1. News

Romano: My kingdom — or my tax dollars — for a parking space!

St. Petersburg City Hall. [DIRK SHADD | Times]
Published Dec. 19, 2017

In downtown St. Pete, you are entitled to certain unalienable rights.

Among these are life, liberty and the pursuit of a parking space.

They are disappearing, you know. Day by day, and lot by lot. It seems every gravel surface is targeted for some type of development, and that means every driver is destined to circle the block at least twice.

Which brings us to the story of the $26,500 parking spaces.

The St. Petersburg City Council gave the preliminary go-ahead last week to fund construction of a parking garage in the Edge District off Central Avenue and 13th Street.

For folks who live, work, shop or eat around there, this is undoubtedly good news. As traffic in the area has increased, the number of parking spaces has decreased due to all the new construction.

So the need for a parking garage seems pretty well-established.

The outrageous cost of parking garages is also grudgingly accepted. In this case, to build a structure that is reinforced enough to, perhaps one day, have condos built on top of it, the cost will be roughly $6 million. Or, if you prefer, about $26,500 for every space in the multilevel garage.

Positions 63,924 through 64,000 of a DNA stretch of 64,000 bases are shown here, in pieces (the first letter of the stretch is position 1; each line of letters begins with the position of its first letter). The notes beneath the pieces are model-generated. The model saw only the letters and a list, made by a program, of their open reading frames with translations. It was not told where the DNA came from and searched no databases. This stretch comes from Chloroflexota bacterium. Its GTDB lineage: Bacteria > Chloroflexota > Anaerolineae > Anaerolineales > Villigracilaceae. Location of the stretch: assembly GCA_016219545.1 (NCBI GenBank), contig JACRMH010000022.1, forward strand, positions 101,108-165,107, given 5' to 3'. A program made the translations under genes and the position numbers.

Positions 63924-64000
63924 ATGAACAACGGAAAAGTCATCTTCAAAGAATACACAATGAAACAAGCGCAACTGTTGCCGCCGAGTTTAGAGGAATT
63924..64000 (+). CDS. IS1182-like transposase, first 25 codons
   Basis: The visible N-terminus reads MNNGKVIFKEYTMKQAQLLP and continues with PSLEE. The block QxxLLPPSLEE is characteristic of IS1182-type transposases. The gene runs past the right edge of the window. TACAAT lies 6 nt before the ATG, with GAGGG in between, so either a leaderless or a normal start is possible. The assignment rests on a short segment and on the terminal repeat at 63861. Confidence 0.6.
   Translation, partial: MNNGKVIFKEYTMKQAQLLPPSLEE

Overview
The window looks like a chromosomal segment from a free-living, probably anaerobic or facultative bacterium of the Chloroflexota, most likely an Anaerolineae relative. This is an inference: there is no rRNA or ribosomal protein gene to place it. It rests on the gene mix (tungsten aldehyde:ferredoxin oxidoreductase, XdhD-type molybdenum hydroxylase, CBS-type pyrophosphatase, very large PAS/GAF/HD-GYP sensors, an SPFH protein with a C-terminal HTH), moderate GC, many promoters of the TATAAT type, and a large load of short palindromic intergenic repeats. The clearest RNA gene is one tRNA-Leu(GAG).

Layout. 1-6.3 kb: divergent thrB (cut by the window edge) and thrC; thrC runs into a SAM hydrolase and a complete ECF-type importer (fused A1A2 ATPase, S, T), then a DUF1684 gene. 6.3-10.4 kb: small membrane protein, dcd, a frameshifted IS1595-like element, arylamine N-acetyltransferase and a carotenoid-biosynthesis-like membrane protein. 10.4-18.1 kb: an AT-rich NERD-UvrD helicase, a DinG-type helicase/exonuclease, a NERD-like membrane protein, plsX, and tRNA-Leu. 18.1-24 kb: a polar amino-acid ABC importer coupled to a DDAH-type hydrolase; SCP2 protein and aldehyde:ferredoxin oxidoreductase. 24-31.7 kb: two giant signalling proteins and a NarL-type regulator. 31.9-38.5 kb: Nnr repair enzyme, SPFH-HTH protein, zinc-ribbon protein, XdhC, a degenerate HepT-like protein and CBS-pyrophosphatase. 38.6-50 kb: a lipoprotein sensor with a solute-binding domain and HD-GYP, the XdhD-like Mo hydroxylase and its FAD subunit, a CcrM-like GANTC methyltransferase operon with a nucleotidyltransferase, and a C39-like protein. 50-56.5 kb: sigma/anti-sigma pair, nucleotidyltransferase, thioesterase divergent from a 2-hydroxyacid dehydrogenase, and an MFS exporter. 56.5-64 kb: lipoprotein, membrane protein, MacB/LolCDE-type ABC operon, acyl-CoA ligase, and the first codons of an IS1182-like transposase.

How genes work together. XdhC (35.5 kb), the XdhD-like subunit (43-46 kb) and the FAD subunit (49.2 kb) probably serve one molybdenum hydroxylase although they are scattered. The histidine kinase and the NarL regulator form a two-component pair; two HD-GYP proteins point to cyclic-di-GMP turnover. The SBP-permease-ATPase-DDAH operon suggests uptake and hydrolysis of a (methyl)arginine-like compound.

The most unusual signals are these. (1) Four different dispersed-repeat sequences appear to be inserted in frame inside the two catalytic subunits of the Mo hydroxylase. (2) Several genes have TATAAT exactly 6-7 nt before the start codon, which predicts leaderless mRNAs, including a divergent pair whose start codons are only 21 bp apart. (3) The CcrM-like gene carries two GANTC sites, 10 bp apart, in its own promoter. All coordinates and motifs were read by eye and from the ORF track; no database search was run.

The city has tax revenues sitting in an account specifically for this type of investment in neighborhood infrastructure, so the plan seems reasonable. At least up to this point.

Where it gets a little wobbly is in the ownership.

St. Pete doesn't want it.

The city will pay to build the garage, and then turn over the running of the structure to a development group that is planning to build at least 64 apartments, along with 10,000 square feet of retail in the area.

In return, St. Pete will get a tiny cut of revenue generated from the garage.

Give away a garage? Does that make sense?

City staff seems to think so. The council does, too. Unanimously, I might add.

"I suppose you could argue either side of it,'' said City Council member Karl Nurse, whose district the garage would be built in. "Candidly, it's the end result that I'm most interested in. We have the use of the garage for 50 years with very little downside to the city. We didn't have to buy the land, and the property will remain on the tax roll. That's the trade-off.''

The argument goes like this:

The neighborhood is desperate for parking, and the city didn't have any land immediately available. By building on a parcel controlled by the developer, the city saved money it would have spent to purchase land. And by allowing the developer to take control of the garage, the city avoids the long-term costs of maintaining and repairing the property as well as the immediate expenses for security, insurance, sanitation, etc.

The city estimates the cost savings to be $1.3 million over the course of a 50-year deal, which is roughly $26,000 a year. In other words, fairly negligible. And council members said they would rather eliminate the potential risk of revenues being too low, as opposed to the potential reward of the garage becoming a cash cow.

"The idea is to build a garage for the public's benefit,'' said City Council Chair Darden Rice.

I'll buy that.

Even at $26,500 a space.


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